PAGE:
Up a short road paralleling the Paria River is Lonely Dell. Built by Lee and later ferry operators and then expanded by ranchers, Lonely Dell was home for various families from the 1870’s until the mid 1900’s. (If the parking lot is full there’s no turn-around for trailers.)
There are several log cabins remaining
as well as a very nice dugout that appears to have been reconstructed recently.
The large house was built in 1935 when the area was known as the Weaver Ranch.
No ranch would be complete without a collection of rust.
Just west of the buildings and the rust, was a fenced cemetery.
These hand-carved headstones tell a part of the story: Lucy Emett, born & died, June 11, 190? and Calvin Marshall Johnson, born May 12, 1928, died December 14 the same year.
But the most poignant of all was this stone added later to supplement the four crude sandstone markers behind it – one family, four children, all who died within 45 days of one another in 1891. No wonder they called it Lonely Dell.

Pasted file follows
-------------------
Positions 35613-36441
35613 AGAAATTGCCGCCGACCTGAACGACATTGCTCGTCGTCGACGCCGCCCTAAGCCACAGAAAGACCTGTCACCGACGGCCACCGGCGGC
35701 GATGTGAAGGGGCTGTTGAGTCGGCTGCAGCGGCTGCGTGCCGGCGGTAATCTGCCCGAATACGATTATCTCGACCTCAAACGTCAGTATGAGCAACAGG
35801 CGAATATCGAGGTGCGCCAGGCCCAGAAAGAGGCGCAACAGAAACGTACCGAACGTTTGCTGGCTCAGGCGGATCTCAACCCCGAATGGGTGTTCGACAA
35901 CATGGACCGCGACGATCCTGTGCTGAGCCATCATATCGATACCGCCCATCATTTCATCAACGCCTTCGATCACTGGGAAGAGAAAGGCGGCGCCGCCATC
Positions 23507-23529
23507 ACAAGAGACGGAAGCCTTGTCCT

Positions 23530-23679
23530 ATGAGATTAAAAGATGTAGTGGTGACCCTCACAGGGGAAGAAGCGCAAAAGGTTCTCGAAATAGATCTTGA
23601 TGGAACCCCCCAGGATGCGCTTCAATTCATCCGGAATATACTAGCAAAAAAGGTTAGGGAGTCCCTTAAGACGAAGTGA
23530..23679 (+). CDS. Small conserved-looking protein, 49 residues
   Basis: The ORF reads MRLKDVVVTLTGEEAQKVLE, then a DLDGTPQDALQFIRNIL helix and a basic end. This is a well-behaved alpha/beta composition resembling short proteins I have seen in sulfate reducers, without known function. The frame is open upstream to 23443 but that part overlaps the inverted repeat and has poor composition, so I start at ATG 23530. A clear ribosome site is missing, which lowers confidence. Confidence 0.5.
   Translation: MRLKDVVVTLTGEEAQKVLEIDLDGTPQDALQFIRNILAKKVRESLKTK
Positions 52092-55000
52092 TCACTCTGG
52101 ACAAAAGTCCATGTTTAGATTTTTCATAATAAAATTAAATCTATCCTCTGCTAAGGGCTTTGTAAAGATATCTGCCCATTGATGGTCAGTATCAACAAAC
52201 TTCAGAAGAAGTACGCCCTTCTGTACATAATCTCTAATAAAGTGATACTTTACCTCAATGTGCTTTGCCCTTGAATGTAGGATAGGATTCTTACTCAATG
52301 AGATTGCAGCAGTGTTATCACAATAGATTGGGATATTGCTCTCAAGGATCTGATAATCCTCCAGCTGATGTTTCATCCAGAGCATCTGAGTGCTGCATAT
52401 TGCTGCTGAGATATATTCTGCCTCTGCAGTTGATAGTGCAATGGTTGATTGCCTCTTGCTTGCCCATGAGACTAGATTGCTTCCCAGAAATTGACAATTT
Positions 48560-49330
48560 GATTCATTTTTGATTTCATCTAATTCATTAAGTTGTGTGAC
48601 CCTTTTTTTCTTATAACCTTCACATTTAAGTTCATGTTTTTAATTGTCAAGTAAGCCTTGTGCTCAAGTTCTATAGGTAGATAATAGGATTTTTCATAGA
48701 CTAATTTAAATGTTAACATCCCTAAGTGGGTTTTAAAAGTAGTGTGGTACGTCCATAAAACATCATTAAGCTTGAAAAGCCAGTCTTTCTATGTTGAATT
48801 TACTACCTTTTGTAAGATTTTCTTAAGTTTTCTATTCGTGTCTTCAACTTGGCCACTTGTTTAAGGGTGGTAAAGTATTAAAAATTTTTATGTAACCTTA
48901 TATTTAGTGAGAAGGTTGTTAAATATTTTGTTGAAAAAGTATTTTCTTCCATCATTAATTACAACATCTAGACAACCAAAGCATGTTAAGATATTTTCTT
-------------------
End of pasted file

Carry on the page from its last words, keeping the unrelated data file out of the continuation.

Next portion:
The trail continues for 45 miles beyond Lonely Dell through the Paria Canyon. It’s not a place to be in the summer heat or when there are storms brewing, but it was nice to see some water still flowing in the river from recent storms.
There are some minor remains of cattle operations, and since the portion up river from Lonely Dell is BLM (permit required for hiking), it’s likely that there are still cattle in the area.
The ground, even 10 feet above the current river level makes it clear that water is key to life in the Paria.
It's been interesting to visit Lees Ferry and then to start reading P.T. Riley's very well researched history,